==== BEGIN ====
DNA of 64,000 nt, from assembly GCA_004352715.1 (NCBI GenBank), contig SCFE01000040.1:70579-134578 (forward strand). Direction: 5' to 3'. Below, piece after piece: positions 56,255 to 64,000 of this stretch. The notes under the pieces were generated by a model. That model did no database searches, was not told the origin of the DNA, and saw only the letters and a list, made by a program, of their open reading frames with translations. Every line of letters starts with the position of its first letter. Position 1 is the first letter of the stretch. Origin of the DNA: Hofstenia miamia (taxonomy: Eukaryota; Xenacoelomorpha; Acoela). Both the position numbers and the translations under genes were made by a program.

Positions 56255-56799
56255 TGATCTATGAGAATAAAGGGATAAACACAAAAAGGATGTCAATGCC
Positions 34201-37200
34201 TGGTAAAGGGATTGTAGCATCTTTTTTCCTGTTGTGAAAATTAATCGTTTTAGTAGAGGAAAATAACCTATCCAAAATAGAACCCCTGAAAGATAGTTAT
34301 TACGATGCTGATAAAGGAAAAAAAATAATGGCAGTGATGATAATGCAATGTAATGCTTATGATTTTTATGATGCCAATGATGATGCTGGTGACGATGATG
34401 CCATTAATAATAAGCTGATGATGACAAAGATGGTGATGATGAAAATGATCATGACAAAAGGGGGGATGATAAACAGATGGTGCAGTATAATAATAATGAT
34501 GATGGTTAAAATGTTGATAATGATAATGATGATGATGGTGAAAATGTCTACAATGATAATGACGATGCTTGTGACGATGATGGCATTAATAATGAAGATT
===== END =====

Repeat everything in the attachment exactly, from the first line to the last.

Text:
DNA of 64,000 nt, from assembly GCA_004352715.1 (NCBI GenBank), contig SCFE01000040.1:70579-134578 (forward strand). Direction: 5' to 3'. Below, piece after piece: positions 56,255 to 64,000 of this stretch. The notes under the pieces were generated by a model. That model did no database searches, was not told the origin of the DNA, and saw only the letters and a list, made by a program, of their open reading frames with translations. Every line of letters starts with the position of its first letter. Position 1 is the first letter of the stretch. Origin of the DNA: Hofstenia miamia (taxonomy: Eukaryota; Xenacoelomorpha; Acoela). Both the position numbers and the translations under genes were made by a program.

Positions 56255-56799
56255 TGATCTATGAGAATAAAGGGATAAACACAAAAAGGATGTCAATGCC
Positions 34201-37200
34201 TGGTAAAGGGATTGTAGCATCTTTTTTCCTGTTGTGAAAATTAATCGTTTTAGTAGAGGAAAATAACCTATCCAAAATAGAACCCCTGAAAGATAGTTAT
34301 TACGATGCTGATAAAGGAAAAAAAATAATGGCAGTGATGATAATGCAATGTAATGCTTATGATTTTTATGATGCCAATGATGATGCTGGTGACGATGATG
34401 CCATTAATAATAAGCTGATGATGACAAAGATGGTGATGATGAAAATGATCATGACAAAAGGGGGGATGATAAACAGATGGTGCAGTATAATAATAATGAT
34501 GATGGTTAAAATGTTGATAATGATAATGATGATGATGGTGAAAATGTCTACAATGATAATGACGATGCTTGTGACGATGATGGCATTAATAATGAAGATT